Over the past several years neuroscience studies have reinforced the understanding of the effectiveness of ancient wisdom practices such as meditation, yoga, and gratitude. These studies have also turned a few things on their head, including finding that what we think of as the standard practice of gratitude is not the most effective way to stimulate feel good chemicals which lead to positive change.
Most of us know that giving gratitude for our lives has almost endless benefits to health, relationships, success, and resilience. Regularly being grateful for our lives and all the good things we notice creates a positive attitude of gratitude and makes us happier and more joyful. It was a surprise to find that this "normal" practice of being grateful for our lives is not as powerful as actually receiving genuine gratitude for something we’ve done for someone else.
At first this was shocking. Did it mean everything we had been writing about as we were creating Gratitude Mojo as an advance journal/workbook for improving our lives was wrong? How could that be? After digging a little deeper, however, it turned out not to be an "either/or" but more reasonably a "both/and” that leads to more powerful insights and changes.
When we say “thank you” to someone or the world around us, it changes us; when someone says “thank you” to us in a genuine, heartfelt way, it changes us even more radically. There is, however, a challenge to this aspect of gratitude. Most of us do not save lives everyday or even help someone so dramatically that they pour out their thanks in a way that turns on our gratitude chemicals. The irregular nature of receiving significant gratitude from others seems like a barrier to building a regular gratitude practice that could transform our lives.
The bridge is stories ... gratitude stories.
Our brains treat stories as if they were actually happening. The sports world recognized this long ago and actually spends a good deal of training time visualizing and perfecting form and style. Andrew Huberman, professor, podcaster, and neuroscientist from the Stanford University School of Medicine shares a method for integrating this high-power gratitude through story practice, and recommends retelling ourselves this story three times a week.
How to create your gratitude story: 3 Questions
First, you need a story that touches you … where YOU are the main character and received heart-felt gratitude for something you’ve done to help another person. While it does not need to be a story of great courage or daring, the expressed gratitude does needs to touch you, and help you understand how much what you did meant to someone else.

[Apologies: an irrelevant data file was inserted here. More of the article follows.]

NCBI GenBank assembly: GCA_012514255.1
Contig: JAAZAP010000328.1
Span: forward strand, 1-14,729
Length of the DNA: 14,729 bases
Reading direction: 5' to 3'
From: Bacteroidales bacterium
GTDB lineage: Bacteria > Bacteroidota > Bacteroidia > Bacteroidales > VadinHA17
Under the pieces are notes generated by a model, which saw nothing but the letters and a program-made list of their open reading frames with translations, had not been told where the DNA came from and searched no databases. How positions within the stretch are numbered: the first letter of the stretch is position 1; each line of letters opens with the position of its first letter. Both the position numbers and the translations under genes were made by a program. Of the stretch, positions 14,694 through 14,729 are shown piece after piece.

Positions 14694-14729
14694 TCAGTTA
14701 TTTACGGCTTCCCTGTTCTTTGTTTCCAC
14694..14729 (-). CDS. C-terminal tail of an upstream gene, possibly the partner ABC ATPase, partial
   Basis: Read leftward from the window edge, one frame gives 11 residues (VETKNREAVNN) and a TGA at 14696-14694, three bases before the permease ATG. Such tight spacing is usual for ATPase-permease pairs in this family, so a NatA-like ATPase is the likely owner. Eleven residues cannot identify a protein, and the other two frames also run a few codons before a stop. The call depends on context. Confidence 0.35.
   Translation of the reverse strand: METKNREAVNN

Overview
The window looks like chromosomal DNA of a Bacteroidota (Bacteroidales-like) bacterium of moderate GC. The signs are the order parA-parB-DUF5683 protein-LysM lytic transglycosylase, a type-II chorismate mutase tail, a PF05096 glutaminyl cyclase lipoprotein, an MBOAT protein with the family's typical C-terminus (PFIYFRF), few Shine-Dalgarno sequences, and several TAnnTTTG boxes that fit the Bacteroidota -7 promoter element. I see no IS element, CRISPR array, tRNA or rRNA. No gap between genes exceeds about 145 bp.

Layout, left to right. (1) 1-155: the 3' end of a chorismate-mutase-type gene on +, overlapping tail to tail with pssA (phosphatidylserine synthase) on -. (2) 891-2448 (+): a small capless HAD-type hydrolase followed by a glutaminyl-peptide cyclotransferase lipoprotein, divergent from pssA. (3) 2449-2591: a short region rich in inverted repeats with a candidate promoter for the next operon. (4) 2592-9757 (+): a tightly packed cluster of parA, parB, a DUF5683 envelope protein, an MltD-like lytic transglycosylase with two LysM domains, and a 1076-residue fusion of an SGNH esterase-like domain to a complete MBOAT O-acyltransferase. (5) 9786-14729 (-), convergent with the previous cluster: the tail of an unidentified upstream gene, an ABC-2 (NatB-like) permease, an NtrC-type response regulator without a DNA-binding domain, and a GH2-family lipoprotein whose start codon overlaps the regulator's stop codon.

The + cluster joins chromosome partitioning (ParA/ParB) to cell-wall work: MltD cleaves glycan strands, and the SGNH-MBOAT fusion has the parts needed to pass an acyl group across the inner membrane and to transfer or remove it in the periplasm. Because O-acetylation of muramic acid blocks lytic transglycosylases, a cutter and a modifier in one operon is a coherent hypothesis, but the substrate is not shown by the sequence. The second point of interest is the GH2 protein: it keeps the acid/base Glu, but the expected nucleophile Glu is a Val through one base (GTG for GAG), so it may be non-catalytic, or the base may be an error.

The story that I’ve been working with for the past year comes from Bruce (not his real name). I worked with Bruce many years ago. He was young and worked in our mail room. I was told to go to Bruce if I needed computer help, which I did, and over time, discovered that he was friendly, helpful and had a knack for understanding computers and helping others use them. Those talents weren’t essential in his mail room position and I began to suggest that he go back to school or look for a better fitting job.
Bruce and I didn’t know each other long as I wound up moving to a different city and job. However, twenty-five years later, I received a note from him telling me he had gone back to school and was now working at a job he loved working with computers. He had also married and had children. He was living the life of his dreams.
In his note, he thanked me generously for encouraging him to make this life change. His note amazed me because I had no idea that what I had said to him had even been heard, let alone encouraged him to make a huge change in his life. His note touched me deeply and when I started looking for my gratitude story, I knew this one was it.
As I’ve worked with this story over the past several months, I’ve visualized Bruce's life transformation spiraling outward, affecting not only him, but his co-workers, his family, the way he raises his children, and potentially even his grandchildren. It has reminded me of how powerful we are even when we have no recognition of how our words and our actions will affect others.
To write your own gratitude story, you just need to think of a time when someone has expressed sincere gratitude for something you’ve done for them and then briefly answer these three questions:
Who was helped?
What needed help was given?
What gratitude was expressed and how did it make you feel?
This gratitude story process is now built into Gratitude Mojo, the journal/workbook designed to help you transform your own life. However, you can add this process to whatever gratitude practice you favor by simply retelling your story three or four times a week. It only takes about a minute but can make a positive difference in your mindset and emotional state.
Kudos File: Expressions of gratitude are precious treasures; treat them as if they were powerful and valuable artifacts ... admire them, occasionally dust them off and think about how they came to you. Protect them, revere them as part of your legacy, understand their power to change you as much as you changed the person who expressed gratitude to you.
Important: Now that you know how powerful the gratitudes you receive are, make sure you honor them when they show up. Accept them graciously and never discount them. What you did may have been simple and easy, but if those words or actions made someone’s life better, consider yourself an accidental magician and let those feelings warm your entire being.